Exactly a century after their aerial namesakes, Orville and Wilbur, took to the air in 1903, the UK Wright Brothers – actually they're cousins, Ben Wright and Robin Hancock – took off in 2003, when they opened an oyster and seafood bar in London's Borough Market. The Market was at its apogee of trendiosity. City slickers flocked to the open-fronted premises, scarfing down plates of oysters, mussels, prawns and langoustine as if they were in Marseilles.
The Brothers said they were on a quest, to reinstate oysters as central to British cuisine. In the 18th century, they were immensely popular, the poor man's lunch. This century, Hancock told the thunderstruck catering world, the French produce 2,000 million every year, while the British produce a mere 20 million (and we're surrounded by water). He and Wright run the Duchy of Cornwall Oyster Farm on the Helford river in Cornwall, whence they sell them (and mussels) wholesale to 150 seafood restaurants in London. They're the main bivalve distribution service to the metropolis. And they're pretty good at eating-houses. After Borough Market, they opened a second oyster house in Kingly Street, just behind Liberty's. Now they've gone for the hat-trick.
The new joint is on a prime site which once housed a tapas bar, Meson Los Barriles – where Gilbert and George regularly dropped in and ate the same meal every time. Apparently they still do. "I'm not entirely sure," said one of the waiters, "they've noticed it's no longer a tapas bar."
Inside, it's light and airy and stripped-down, the walls bare, the wooden mantle-shelf distressed, the brickwork exposed. You can sit at tables alongside the blue tanks where crab, lobster and oysters lurk in the salted water, and you can choose which you want to devour. (I couldn't do it myself: I'd feel I'd somehow established a relationship with the hapless creature, and I'm afraid I would spend lunch with "Under the Sea" sung by Sebastian the Crab in The Little Mermaid, running round my head.) Alternatively, you can perch at the long marble bar, order a nice £27 carafe of Mendoza chardonnay and, as my friend James and I did, order practically everything on the menu. There are only three actual main courses. Before them come 40 seafood dishes, mostly plain and unadorned, their freshness alone designed to delight the marine foodie.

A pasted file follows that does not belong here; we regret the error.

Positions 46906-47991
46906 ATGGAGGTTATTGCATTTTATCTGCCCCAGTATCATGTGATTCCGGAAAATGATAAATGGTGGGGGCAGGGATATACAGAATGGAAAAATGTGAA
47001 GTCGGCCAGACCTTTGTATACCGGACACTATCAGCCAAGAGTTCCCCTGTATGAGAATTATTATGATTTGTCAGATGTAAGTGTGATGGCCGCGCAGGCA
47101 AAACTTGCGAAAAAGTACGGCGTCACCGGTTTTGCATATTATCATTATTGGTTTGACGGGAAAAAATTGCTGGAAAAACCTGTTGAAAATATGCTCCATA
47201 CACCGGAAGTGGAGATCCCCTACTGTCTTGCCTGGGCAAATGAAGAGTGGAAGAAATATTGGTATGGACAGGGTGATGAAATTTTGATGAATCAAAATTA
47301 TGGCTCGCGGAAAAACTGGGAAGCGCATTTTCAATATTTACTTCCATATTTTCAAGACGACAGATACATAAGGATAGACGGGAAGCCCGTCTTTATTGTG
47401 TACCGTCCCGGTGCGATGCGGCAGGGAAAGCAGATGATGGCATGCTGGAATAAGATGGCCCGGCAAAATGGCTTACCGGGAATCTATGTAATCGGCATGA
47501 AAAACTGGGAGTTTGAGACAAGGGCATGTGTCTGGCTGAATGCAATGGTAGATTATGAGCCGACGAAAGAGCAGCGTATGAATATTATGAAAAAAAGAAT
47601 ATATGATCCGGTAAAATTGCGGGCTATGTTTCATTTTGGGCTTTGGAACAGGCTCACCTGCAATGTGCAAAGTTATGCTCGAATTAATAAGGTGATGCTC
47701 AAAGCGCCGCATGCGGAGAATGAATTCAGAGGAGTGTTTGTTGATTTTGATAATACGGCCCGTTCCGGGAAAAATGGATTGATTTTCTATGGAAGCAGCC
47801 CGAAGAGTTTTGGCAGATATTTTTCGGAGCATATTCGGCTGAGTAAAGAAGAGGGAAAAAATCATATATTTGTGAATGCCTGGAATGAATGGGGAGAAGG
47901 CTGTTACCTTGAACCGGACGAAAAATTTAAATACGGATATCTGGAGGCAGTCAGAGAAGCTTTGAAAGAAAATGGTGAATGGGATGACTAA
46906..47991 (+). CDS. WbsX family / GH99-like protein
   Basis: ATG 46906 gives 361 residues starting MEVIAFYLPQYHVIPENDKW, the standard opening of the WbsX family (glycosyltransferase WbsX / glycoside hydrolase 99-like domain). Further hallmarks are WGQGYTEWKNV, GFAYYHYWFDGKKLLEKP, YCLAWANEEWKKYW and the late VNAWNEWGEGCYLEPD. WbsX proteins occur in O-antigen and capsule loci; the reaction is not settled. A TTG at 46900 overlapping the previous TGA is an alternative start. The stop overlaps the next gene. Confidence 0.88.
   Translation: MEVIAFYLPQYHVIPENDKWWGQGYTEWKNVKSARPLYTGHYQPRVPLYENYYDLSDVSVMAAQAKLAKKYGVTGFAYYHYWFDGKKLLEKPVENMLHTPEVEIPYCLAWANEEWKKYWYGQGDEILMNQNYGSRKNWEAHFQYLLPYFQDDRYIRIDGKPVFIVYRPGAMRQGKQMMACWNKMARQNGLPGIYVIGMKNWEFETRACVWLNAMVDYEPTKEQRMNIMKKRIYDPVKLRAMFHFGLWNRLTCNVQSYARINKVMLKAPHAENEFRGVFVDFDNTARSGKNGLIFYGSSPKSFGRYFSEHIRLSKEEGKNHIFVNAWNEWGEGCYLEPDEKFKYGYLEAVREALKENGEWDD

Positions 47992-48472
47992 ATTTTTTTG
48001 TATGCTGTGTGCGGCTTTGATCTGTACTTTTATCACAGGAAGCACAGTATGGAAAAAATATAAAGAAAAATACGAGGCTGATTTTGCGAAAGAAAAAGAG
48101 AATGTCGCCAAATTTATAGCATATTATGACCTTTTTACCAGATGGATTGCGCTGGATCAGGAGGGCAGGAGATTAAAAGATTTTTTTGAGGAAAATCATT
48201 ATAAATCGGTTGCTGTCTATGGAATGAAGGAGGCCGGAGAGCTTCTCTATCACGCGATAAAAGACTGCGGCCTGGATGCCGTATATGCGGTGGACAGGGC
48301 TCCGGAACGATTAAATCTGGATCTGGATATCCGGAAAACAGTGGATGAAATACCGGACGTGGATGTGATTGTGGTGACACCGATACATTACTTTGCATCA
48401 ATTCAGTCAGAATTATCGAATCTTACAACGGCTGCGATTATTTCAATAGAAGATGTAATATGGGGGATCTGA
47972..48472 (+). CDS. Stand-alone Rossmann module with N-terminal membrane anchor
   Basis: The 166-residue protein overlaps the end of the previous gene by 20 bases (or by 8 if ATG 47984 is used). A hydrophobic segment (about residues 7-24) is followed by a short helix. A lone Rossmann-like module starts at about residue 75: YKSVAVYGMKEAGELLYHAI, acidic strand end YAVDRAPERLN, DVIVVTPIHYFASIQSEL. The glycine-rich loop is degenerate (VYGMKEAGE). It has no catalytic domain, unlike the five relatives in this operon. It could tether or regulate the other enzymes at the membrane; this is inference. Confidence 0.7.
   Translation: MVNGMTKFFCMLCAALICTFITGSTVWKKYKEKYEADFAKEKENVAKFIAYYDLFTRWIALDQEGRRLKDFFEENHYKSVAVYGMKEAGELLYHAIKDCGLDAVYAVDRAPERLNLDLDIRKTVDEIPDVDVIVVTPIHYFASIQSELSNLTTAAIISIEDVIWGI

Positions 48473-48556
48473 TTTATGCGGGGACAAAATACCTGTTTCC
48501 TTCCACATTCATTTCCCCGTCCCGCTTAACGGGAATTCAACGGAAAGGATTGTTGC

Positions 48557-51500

James and I worked our way through a whole aquarium of shellfish. When many dishes are offered at £3-£5 per 100gms, you tend to try everything. Whelks were a revelation – the beautiful spiral shells, like mini-conches, the slightly obscene fat bullets inside. Isle of Barra cockles were teeny bonsai snacks, while the razor clams were gigantic, cream-coloured eels. Atlantic prawns were so fresh you practically had to shake the ocean off their trembling orange bodies. The solitary Isle of Lewis langoustine was a miracle of briny suppleness. The winkles were a waste of time, frankly; life's too short to winkle out their shy flesh with a cocktail stick.
Everyone knows oysters are best with just a squeeze of lemon, but I thought I'd try the Wright Brothers' dressed version. The smoked Frenchman's Creek version, straight from Cornwall, were served, shelled and naked, on oat crackers with horseradish cream and pickled cucumber, a joyous riot of tastes rather than a battle.
We shared a whole brown crab, cracking it with seafood shears, picking the white meat out of the legs. The claw meat, cooked for just 12 minutes, was exquisitely tender, coming away from the cartilage, needing hardly any anointing with aioli. If we found ourselves struggling with the fiddly bits of crab-leg, Andre, our charming Portuguese waiter with the tunnel earrings, hastened to our side to help, while the charming manager Simon chatted about the ordeal of trying to cook two Godzilla-sized king crabs, named Boris and Cleopatra, which were delivered last week.
After this onslaught, my main-course braised cuttlefish with wild garlic and Jersey Royal potatoes wasn't necessary, but tasted good in a heftily herby broth. James's crab omelette was perfectly done, an accompanying shellfish bisque unassertive but complementary. A complex potato galette was a welcome side-dish, like a hugely elaborate French fry, while some white beans and escarole with a kick of harissa filled the mouth with flavours. To finish, we only just managed a heavenly Savarin, a variant of rum baba, drenched with Grand Marnier and served with whipped cream.
This banquet wasn't cheap, and some of our crab-wranglings were messy and fiddly. But there are few delights to match spending an afternoon with a friend devouring a dozen seafood items at their freshest and best. If the Wright Brothers are determined to re-invent seafood all over the nation, I'll fly with them all the way.
Wright Brothers Spitalfields, 8-9 Lamb Street, London E1 (020-7377 8706). Around £140 for two, including wine